Canadian Consulting Engineer

Flat Picking Champ

Garry Stevenson, P. Eng., principal geotechnical engineer with Klohn Crippen in Vancouver, started playing the accordion when he was only four years old. It was not until he was about 15 that the folk scene came along and he heard Gordon Lightfoot...

June 1, 2004  By Tonia Jurbin

Garry Stevenson, P. Eng., principal geotechnical engineer with Klohn Crippen in Vancouver, started playing the accordion when he was only four years old. It was not until he was about 15 that the folk scene came along and he heard Gordon Lightfoot and Doc Watson. And that was it: he had to play guitar.

Today Stevenson plays a wicked hot bluegrass guitar in the band “5 On a String,” and through a number of festivals, music camps, and bluegrass camps he brings many more musicians and fans into the bluegrass fold. (Bluegrass has its roots in Kentucky, and is defined as a polyphonic folk music played on unamplified stringed instruments.)

Stevenson reminisces about growing up in Surrey, B.C: “We always had music lying around the house. Dad played a little guitar, and Mom played piano and sang. One night a month we had a music night at our house; everyone was welcome friends, neighbours. That was right up until I finished high school and left home.”

Although Stevenson has belonged to bands and played music for most of his youth, becoming a musician for a living never occurred to him. He wanted to be a chemical engineer until a geology course inspired him to become a geotechnical engineer.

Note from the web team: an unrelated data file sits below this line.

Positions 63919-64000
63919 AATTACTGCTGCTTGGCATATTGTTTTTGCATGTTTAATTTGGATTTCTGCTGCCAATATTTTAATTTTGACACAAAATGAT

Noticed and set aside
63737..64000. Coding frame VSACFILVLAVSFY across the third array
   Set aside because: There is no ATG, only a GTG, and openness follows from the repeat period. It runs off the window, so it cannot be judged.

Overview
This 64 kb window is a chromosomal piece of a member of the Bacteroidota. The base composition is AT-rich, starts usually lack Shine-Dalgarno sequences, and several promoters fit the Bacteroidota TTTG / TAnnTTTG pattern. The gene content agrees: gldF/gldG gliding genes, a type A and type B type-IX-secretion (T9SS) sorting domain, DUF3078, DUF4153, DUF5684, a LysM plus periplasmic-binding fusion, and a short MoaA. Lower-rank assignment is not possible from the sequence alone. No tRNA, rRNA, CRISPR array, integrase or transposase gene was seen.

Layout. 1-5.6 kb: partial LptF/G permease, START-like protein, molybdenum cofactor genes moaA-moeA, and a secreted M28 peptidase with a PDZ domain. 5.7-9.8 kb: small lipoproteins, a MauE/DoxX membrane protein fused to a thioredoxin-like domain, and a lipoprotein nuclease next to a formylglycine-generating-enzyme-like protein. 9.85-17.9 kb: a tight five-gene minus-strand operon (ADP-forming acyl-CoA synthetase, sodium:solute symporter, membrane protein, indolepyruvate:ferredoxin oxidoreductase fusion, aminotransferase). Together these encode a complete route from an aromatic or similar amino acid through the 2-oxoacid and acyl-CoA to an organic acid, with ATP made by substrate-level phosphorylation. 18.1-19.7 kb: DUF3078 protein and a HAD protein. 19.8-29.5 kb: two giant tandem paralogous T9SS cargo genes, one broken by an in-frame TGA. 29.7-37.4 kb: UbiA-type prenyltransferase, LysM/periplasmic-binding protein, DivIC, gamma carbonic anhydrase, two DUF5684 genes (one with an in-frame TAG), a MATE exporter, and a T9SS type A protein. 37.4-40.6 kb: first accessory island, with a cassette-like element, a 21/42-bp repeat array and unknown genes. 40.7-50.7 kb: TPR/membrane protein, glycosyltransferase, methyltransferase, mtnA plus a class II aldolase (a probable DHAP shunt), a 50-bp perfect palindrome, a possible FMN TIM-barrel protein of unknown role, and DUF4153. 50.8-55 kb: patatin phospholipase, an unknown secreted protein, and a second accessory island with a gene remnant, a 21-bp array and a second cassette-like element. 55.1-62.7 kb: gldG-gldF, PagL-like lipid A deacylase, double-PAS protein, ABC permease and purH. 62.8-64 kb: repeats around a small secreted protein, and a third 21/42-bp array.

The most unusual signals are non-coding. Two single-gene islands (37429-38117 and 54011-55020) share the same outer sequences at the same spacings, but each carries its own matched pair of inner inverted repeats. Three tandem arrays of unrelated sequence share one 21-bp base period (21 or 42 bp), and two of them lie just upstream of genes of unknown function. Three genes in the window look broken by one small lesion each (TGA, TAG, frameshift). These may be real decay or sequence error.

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He talks about his earliest exposure to the bluegrass scene. “I always liked the folk side of Doc Watson, and country. While I was working as an engineer in Saskatchewan, I checked out a festival in Manitoba, and by the 1980s I had a real taste for bluegrass music.” He started competing at the Chilliwack Bluegrass Festival in the early 1990s where he won the title of Flat Picking Champion three years running.

Stevenson has been a member (and past board member) of the Pacific Bluegrass and Heritage Society since 1988. The society has jams, holds workshops and promotes bluegrass music. That’s how he started teaching. He teaches full-time for a week a year at one of the two B.C. Bluegrass workshops held at Sorrento in the B.C. Interior. They are attended by about 400 aspiring musicians playing instruments of all types: mandolin, fiddle, banjo, bass and dobro. He also teaches a course at the Moveable Music School, a group of workshops held twice yearly in private homes and limited to six participants to keep the costs down. He usually teaches for a weekend at the Georgia Strait Guitar Workshop’s annual summer camp weekend. And, believe it or not, he enters his band in three or more music festivals every summer. He gives workshops at the festivals too. In the last 15 years he has taught hundreds of guitar players but had never given a private lesson until this interview!

“I keep the music pretty much separate from work,” he says, “but I have been known to pick up a guitar and play a few tunes at a company function. I like things as they are, though there is never enough time to do what I want to do. I’ve been learning the mandolin. In fact, I’ve been coasting a little on my guitar so I need to get more serious and disciplined with that — I’m learning some swing right now for variation. Music is wonderful because there is always something new to learn.”

Tonia Jurbin, P. Eng. is a freelance writer, engineer and musician based in Greater Vancouver. www.toniajurbin.com.

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